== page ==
"In the end they built this fabulous area that has a series of large, reconfigurable and highly functional collaboration spaces that we can easily modify as staffing or project requirements change," Elston said.
"People have been chomping at the bit to get in this space," added Vicky Titus, who was p&p’s group admin at the project’s inception. "We were all standing like kids outside a candy store, just waiting to get in."
"It’s amazing this place," said developer Pablo Galiano. "I love how everything is positioned. …If someone has a problem we can discuss it with all the team or write on the whiteboard (walls), and everyone helps you. It’s more efficient being all together, and each of the shared spaces is isolated from the other so the noise is minimized."
Compared with the new space, patterns & practice's old lab space, a poorly-lit tangle of electrical extension cords, seems light-years away. Photo courtesy of Steve Elston
Customers Will Make Regular Visits to the Space, Too
"…We want them to know how we do what we do," said product unit manager Michael Kropp. "We tell them how we use (Visual Studio) Team System – our enterprise software development platform – and ‘agile’ as our development methodology. We’ve tailored the space toward agile development. And we’re going to get a lot of external visibility."
Recently, a large investment banking customer visited p&p and wanted to know about one of their scheduled deliverables. During the visit, the customer outlined a number of new feature requests. Team members and customers discussed the requests to pinpoint specific needs.
"The next day the customer came back and we had one of the features up and running," said Kropp, who – along with development manager Peter Provost – drove the design of the p&p space. The customer said ‘Oh my gosh, how did you do that?’ They were quite impressed. We’ll do more customer connection engineering where we’re listening as we’re engineering, so we can iteratively tune and hit our targets better."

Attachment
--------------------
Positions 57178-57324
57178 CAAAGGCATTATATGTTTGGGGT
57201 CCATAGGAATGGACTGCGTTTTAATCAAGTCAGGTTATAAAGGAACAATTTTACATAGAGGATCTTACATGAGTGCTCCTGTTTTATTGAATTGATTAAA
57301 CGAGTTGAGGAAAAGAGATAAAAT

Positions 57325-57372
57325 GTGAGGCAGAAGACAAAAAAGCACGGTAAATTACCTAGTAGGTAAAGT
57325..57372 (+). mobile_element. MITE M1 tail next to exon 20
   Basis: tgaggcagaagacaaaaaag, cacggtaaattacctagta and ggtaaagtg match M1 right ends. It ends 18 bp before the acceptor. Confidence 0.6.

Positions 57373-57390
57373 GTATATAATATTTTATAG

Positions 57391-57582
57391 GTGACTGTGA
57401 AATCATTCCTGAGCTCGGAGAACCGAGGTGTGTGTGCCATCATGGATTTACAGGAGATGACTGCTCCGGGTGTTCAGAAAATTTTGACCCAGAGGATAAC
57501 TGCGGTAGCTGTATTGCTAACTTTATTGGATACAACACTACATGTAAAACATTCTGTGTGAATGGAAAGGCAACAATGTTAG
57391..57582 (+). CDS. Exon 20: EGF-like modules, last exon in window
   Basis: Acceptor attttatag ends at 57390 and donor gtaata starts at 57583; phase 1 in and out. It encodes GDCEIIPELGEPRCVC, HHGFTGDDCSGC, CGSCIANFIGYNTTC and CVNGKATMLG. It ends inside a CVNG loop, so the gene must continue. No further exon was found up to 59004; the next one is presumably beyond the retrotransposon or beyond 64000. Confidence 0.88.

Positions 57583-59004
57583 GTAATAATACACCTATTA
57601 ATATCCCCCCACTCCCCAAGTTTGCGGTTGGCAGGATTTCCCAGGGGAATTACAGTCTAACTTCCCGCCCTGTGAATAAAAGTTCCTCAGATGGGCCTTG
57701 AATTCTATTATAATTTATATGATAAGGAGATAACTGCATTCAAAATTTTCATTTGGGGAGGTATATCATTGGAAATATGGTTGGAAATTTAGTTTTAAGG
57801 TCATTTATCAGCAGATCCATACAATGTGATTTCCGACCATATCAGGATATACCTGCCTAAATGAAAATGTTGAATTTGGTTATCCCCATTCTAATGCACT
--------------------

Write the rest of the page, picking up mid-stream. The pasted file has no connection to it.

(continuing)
What We Know, What We Hope to Learn
Workflow and productivity efficiencies that can result from agile development are more than theoretical. Gartner Group research suggests that organizations that successfully define and implement a high-performance workplace strategy "will lay the foundation for maximizing their long-term competitiveness and productivity."
Microsoft will deploy the next generation workplace approach "on a full-building scale," in new Buildings 7 and 99, RE&F’s Williams said.
"Those internal and external surveys told us that we need a lot more collaborative space, and that Microsoft employees only spend about 30 to 50 percent of their time in their offices," he added.
He acknowledged that construction costs are higher for small-scale pilot projects, but expects that constructing entire floors or buildings will ultimately save money though efficiencies such as purchasing agreements.
RE&F will conduct a post-occupancy survey to spotlight p&p’s productivity improvements that can be attributed to the new space, and to identify the pros and cons of various design elements.
"Right now," Elston notes, "all I can say is so far, so great."